In many ways, the image of the big tent - ecumenical and global, revival, circus, or otherwise - has served us well.  It has tried to embody the scriptural charge "that they may all be one that the world might believe."  It has resonance with our ecumenical vocation and with our reach for a wide welcome.  It has accommodated the thoroughly modern notions of unity and integration still in vogue in the 1950's and 1960's before everything became "post," - post modern, post liberal, post denominational.  And, if we accepted that the tent has three rings, three acts going on simultaneously, it's an image that allowed us the notion that no one is ever excluded, that there is something for everyone in this big tent.  People wandering into this tent may have been surprised or even shocked by what they experienced.  But many kept coming back, intrigued, curious, affirmed, engaged. 

Yes, the big tent has enlarged the scale of our desire, an image that captured our desire for an extravagant welcome.  And the tent can continue to be important for us, a place of temporary rest, renewal, revival when the journey has grown long, the resistance grown intense, the inner strength lags.  But is the tent as our dominant image one that can continue to serve us into the future?  Some have never felt welcome in this big tent, no matter how wide we have tried to pitch it.  Some have left the tent disturbed, alienated, never to return.  Rather than a place to hear Good News, they have heard news that alienated.  For them, the very "bigness" of the big tent has been difficult, a tent pitched too wide for theological comfort.  Some have lingered around the edges, alternatively indifferent or appalled, never fully engaging.  The tent has been open to all, the welcome extravagant, but there is only one show, or at most three.  It's one thing to be welcomed to the tent, quite another to feel welcomed and included by what's going on in the tent.  And even for those who have been content to call this tent home, there's been discomfort over the fact that there is no one center, but three or more, a tent lacking in theological or confessional coherence, a tent lacking a clear, decisive identity.  Can the big tent serve us still as an animating image?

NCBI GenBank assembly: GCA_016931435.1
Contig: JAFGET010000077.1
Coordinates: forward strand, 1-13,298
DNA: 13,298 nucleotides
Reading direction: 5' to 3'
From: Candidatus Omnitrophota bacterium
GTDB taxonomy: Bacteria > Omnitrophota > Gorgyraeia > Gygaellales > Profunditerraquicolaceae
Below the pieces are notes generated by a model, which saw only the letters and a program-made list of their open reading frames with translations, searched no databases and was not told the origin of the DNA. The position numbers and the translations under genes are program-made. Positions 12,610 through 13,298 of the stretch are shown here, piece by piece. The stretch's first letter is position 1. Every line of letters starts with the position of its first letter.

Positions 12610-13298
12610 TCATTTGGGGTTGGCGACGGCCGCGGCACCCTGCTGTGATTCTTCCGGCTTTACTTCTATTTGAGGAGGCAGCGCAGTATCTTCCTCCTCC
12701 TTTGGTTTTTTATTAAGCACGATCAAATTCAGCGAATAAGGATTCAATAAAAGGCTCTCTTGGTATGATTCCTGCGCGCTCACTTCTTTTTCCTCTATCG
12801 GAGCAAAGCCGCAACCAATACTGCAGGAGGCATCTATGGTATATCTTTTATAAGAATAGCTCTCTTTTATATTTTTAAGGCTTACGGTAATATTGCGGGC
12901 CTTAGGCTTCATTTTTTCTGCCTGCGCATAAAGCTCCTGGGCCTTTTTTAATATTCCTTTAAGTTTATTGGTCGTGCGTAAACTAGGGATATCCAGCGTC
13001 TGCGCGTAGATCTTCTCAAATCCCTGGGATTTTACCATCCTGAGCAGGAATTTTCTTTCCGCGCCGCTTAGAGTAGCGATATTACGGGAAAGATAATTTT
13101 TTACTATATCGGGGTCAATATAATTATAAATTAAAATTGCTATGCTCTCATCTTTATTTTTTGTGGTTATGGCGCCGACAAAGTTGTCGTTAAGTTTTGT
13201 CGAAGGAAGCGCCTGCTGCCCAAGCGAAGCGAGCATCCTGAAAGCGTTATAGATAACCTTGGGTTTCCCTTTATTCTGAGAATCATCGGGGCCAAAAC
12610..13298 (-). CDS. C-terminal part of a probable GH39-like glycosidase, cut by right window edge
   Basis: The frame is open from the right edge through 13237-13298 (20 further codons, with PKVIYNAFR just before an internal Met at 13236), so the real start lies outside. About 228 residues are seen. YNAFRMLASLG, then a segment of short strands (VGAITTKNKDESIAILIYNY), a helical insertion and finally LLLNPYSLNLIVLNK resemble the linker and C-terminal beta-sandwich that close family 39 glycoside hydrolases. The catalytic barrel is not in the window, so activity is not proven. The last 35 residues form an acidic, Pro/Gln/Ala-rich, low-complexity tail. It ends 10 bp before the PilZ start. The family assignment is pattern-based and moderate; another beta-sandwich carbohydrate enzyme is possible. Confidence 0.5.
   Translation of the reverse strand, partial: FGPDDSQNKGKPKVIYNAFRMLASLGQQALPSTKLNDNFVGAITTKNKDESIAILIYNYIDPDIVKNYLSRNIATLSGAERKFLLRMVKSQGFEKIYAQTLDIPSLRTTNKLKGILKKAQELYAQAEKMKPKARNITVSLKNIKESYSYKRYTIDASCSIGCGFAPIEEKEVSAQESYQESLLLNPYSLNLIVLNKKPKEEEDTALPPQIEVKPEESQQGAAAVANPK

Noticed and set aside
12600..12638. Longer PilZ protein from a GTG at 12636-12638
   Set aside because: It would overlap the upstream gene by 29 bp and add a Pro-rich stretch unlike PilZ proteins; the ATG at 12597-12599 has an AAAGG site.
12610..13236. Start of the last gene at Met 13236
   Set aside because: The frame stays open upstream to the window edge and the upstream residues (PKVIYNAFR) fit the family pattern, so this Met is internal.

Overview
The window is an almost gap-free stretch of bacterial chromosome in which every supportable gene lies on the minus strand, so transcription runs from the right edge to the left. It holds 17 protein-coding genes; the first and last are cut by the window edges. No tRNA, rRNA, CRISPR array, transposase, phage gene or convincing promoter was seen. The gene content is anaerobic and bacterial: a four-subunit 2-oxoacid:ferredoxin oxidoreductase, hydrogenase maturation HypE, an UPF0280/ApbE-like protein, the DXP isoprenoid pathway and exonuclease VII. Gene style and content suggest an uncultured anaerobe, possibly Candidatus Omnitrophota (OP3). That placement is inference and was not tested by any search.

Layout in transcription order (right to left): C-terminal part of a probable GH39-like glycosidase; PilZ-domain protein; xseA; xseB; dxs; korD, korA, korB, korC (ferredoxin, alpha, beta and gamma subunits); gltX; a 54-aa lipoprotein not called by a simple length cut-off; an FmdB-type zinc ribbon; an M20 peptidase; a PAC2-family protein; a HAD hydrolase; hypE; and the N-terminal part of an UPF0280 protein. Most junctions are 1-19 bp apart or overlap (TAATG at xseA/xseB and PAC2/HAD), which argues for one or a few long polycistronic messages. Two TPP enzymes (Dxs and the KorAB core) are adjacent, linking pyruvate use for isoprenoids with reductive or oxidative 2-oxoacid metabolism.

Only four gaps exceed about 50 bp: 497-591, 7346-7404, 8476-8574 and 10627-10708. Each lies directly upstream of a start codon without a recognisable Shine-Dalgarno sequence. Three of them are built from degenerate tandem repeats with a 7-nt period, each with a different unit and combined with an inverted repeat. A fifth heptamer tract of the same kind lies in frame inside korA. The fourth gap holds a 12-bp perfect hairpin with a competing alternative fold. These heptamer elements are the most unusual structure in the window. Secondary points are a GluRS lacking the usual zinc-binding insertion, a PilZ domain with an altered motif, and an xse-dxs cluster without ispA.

In a curious way the tensions that have emerged within the World Council of Churches over the character of its big worship tent have parallels in the United Church of Christ.  The attempt to create a united worship experience reflecting an array of liturgical and confessional expressions became increasingly uncomfortable for some in the global family who felt that the distinctiveness of their own rich communal tradition was being lost, even violated, dissolved if you will into a liturgical hybrid of sorts, and one dominated by the theology of a pan-Protestantism of a liberal northern hemispheric orientation in spite of very real and honest attempts to draw in the cultural contributions of the global south.  As the United Church of Christ struggles with what it will mean to become an increasingly multi-racial, multi-cultural church, the big tent grows less and less tenable, imposing an integration of sorts that violates - or can violate - the integrity of the diverse parts in the world of post-modernity.

Some, for example, wonder whether it's possible to be open and affirming and, at the same time, truly welcoming to the gifts of new immigrant communities or even older racial and ethnic communities where issues of human sexuality are seen through very different cultural lenses.  Is it possible to for tent to contain both commitments?  The departure of the Puerto Rico Conference after our 2005 vote to affirm "marriage equality" presses the point in disturbing ways.  Moreover, the big tent is also a rather sedentary image, a place people go rather than a movement into which they are called.  A tent waits for its audience; it doesn't move out or into the world.  Tents, legitimate places of respite for the wounded and weary, easily become homes.  Like Elijah's cave, God may be asking, "What are you doing here?"